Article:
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There isn’t really a silver lining for losing Tim Anderson for any stretch of time, and the stretch of time seems like it’ll be considerable when a player isn’t able to put weight on his foot leaving the field like Anderson did on Tuesday. Anderson’s season had proven the value of reps, even after the buzz from his all-world April had faded.
Regression during May (.696 OPS) reduced some of the shine from his start (1.009 OPS), but June seemed to be about stabilization. His middle ground is loamy with shortcomings — zero walks to 20 strikeouts, which limited his ability to steal bases, plus a problematic amount of errors — but the power returned, the improvement in his hit tool is hanging around, and he still makes stunning plays on the edges of his wider-than-normal range. That’s an occasionally frustrating shortstop, but also a player teams can use, rebuilding or not. The in-season resilience and better plate appearances are the result of hundreds of bad ones the previous seasons, proving the power of taking metaphorical lumps.
There isn’t much power in taking a physical lump like this, even if the White Sox have ways to cover the position. Assuming Yolmer Sánchez recovers from his illness in a timely fashion, he, Leury García and José Rondón can give the Sox adequate support at the two middle-infield positions, and Jon Jay’s return frees up García for more shortstop duty if needed. If Rick Renteria would like to resume using García as a full-time center fielder, Danny Mendick is a decent use of both a 25-man roster spot, and the 40-man one he’d also require.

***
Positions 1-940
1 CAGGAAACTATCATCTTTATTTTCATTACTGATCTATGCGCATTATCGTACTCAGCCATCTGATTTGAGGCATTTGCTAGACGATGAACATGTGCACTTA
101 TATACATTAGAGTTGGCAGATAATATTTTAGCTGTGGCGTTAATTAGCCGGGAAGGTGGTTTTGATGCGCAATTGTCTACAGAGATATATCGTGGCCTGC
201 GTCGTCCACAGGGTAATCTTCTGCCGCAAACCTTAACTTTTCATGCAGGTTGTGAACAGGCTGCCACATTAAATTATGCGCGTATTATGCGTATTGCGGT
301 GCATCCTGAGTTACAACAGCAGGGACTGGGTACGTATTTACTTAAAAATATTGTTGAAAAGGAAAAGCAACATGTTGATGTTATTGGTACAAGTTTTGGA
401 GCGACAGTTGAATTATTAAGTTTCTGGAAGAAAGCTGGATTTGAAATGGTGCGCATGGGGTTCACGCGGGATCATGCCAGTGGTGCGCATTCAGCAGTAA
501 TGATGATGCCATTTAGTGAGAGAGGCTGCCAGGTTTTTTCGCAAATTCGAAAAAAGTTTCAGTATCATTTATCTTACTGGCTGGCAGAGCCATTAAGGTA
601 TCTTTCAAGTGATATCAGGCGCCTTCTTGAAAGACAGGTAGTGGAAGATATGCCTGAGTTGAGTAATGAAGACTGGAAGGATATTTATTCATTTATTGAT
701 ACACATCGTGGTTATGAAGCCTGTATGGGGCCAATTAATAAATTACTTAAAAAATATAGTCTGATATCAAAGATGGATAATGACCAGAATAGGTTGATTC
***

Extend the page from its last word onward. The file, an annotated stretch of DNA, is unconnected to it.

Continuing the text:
I’d be a little intrigued by one last burst of regular playing time for Rondón, because his plate appearances have improved in June after a lot of non-competitive strikeouts over the first two months. He’s drawn four walks to five strikeouts over 33 plate appearances this month. It’s obscured by the lack of success (5-for-28), and perhaps the quality of contact will never come back, but there’s a little bit to be gained from giving him one last big look. I’d like to see that little bit before adding Mendick to the roster, because they cover the same positions from the same side of the plate, and they’re both potentially counterproductive uses of a 40-man roster spot next season if you don’t fully know what either player offers.
The White Sox seem likely to play a game short, then fully evaluate their options during Thursday’s off day. Alas, none of these options compare to letting Anderson play every day and better understanding his final form. It’s a little trite to say “here’s hoping,” but when one of the success stories of a lopsided rebuilding season goes down, hope has to do a disproportionate amount of lifting.